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For further information, see CMDT Part 10-08: Tetralogy of Fallot

Key Features

Essentials of Diagnosis

  • Five features are characteristic:

    • Ventricular septal defect (VSD)

    • Concentric right ventricular hypertrophy (RVH)

    • Right ventricular (RV) outflow obstruction due to infundibular stenosis

    • Overriding aorta (requires < 50% of the aorta to override the septum) in half

    • A right-sided aortic arch in 25%

  • Most adult patients have undergone surgical repair, usually with an RV outflow patch and VSD closure; if patch overrides the pulmonary valve annulus, pulmonary regurgitation is common

  • Physical examination may be deceptive after classic tetralogy repair, with severe pulmonary valve regurgitation often present if a transannular patch was used

  • Echocardiography/Doppler may underestimate significant pulmonary valve regurgitation; be wary if the RV is enlarged

  • Arrhythmias are common; periodic ambulatory monitoring is recommended

  • Serious arrhythmias and sudden death may occur if the QRS is wide or the RV becomes quite large or both

General Considerations

  • If there is an associated atrial septal defect (ASD), the complex is called pentalogy of Fallot

  • Pulmonary valve stenosis may also be present, usually due to either a bicuspid pulmonary valve or RV outflow hypoplasia

  • The aorta can be enlarged and aortic regurgitation may occur

  • If > 50% of the aorta overrides into the RV outflow tract, the anatomy is referred to as a double outlet RV

  • Two vascular abnormalities are common

    • An inconsequential right-sided aortic arch (in 25%)

    • Anomalous left anterior descending coronary artery from the right cusp (7–9%)

Clinical Findings

Symptoms and Signs

  • Most adult patients in whom tetralogy of Fallot has been repaired are relatively asymptomatic unless right heart failure or arrhythmias occur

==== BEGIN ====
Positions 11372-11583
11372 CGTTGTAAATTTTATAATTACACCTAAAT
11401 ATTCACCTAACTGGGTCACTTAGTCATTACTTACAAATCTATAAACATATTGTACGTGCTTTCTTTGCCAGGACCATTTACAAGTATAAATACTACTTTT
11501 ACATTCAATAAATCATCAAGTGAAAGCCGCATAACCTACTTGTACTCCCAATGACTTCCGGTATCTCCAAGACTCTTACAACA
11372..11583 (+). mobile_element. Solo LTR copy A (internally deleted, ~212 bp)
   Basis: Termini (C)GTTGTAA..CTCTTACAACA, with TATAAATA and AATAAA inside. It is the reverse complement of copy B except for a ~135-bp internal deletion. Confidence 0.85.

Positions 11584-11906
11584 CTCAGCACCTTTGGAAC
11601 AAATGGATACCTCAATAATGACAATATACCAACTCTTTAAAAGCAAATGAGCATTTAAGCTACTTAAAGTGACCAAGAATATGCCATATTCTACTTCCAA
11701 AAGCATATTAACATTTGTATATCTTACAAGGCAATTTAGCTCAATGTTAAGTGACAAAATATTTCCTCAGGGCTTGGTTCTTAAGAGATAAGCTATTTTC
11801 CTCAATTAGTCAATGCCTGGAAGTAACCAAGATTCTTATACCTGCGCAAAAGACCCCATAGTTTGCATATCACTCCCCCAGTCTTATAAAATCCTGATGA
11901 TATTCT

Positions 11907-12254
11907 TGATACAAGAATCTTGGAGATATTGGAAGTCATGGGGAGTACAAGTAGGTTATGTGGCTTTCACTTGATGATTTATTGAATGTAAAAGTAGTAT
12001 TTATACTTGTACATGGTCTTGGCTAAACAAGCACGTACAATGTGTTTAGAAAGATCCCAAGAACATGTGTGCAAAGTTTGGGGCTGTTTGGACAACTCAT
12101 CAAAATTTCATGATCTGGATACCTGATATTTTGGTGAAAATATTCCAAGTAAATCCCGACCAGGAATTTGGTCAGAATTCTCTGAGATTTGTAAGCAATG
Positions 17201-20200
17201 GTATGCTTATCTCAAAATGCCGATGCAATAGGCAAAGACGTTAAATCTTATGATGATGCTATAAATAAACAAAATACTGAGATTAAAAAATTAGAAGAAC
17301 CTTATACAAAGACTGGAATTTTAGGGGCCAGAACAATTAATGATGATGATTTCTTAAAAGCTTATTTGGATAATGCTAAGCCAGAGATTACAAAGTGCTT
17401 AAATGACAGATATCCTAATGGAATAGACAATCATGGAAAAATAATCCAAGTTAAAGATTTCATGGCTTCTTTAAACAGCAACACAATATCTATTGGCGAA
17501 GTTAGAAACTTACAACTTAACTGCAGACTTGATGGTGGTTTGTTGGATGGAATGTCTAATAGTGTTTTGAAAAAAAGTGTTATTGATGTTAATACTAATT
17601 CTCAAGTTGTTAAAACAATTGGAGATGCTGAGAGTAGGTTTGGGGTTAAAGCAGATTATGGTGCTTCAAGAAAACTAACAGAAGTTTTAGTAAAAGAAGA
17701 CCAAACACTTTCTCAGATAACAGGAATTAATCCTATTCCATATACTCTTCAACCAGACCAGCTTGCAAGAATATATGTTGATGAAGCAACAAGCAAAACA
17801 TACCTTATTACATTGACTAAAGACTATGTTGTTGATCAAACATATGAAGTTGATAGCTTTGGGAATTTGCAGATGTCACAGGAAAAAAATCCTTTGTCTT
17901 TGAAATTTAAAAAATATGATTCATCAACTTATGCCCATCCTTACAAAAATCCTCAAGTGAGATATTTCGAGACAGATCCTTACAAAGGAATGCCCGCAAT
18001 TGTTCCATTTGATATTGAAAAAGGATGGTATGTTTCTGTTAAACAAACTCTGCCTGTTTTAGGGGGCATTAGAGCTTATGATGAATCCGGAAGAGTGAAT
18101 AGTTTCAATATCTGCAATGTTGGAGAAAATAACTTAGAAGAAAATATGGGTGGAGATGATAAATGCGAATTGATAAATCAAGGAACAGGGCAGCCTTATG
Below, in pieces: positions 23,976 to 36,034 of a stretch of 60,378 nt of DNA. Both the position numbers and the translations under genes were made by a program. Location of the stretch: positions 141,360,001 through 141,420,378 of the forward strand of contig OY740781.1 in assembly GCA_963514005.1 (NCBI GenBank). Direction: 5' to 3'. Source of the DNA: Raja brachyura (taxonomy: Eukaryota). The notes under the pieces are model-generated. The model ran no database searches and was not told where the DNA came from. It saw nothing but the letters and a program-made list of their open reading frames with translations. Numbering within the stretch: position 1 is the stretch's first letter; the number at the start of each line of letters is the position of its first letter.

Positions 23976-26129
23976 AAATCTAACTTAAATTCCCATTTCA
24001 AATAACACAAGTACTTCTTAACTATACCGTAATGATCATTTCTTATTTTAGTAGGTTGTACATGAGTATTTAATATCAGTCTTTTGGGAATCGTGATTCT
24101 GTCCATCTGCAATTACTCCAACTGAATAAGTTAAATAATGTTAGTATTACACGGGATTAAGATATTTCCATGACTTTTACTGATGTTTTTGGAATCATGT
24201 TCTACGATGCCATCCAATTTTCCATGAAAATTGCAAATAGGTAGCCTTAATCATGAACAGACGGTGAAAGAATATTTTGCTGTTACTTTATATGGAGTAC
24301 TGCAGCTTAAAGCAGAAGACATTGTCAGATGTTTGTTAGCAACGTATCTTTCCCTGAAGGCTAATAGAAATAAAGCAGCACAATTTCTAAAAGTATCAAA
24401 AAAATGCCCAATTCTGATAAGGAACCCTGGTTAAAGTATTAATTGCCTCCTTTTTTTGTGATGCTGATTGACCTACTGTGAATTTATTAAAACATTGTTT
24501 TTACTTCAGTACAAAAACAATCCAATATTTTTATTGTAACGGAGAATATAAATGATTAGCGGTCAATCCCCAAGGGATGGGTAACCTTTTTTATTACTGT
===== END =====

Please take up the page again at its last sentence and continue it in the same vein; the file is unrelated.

• Physical examination should check both arms for any loss of pulse from a prior shunt procedure in infancy

  • Jugular venous pulsations (JVP) may reveal

    • An increased a wave from poor RV compliance

    • A c-v wave due to tricuspid regurgitation (rarely)

  • The precordium may be active

  • P2 may or may not be audible

  • A right-sided gallop may be heard

  • A residual VSD or persistent pulmonary outflow or aortic regurgitation murmur may be heard

  • The insertion site of a prior Blalock or other shunt may create a stenotic area in the branch pulmonary artery (PA) causing a continuous murmur

  • Pulmonary arterial stenotic bruits may best be heard on the lateral chest wall


Imaging Studies

  • Chest radiograph shows

    • A classic boot-shaped heart with prominence of the RV and a concavity in the RV outflow tract

    • An enlarged and right-sided aorta

  • Echocardiography/Doppler

    • Establishes the diagnosis by noting the unrestricted (large) VSD, the RV infundibular stenosis, and the enlarged aorta

    • Provides data regarding the amount of residual pulmonary valve regurgitation if a transannular patch is present, RV and LV function, and the presence of aortic regurgitation in patients ...

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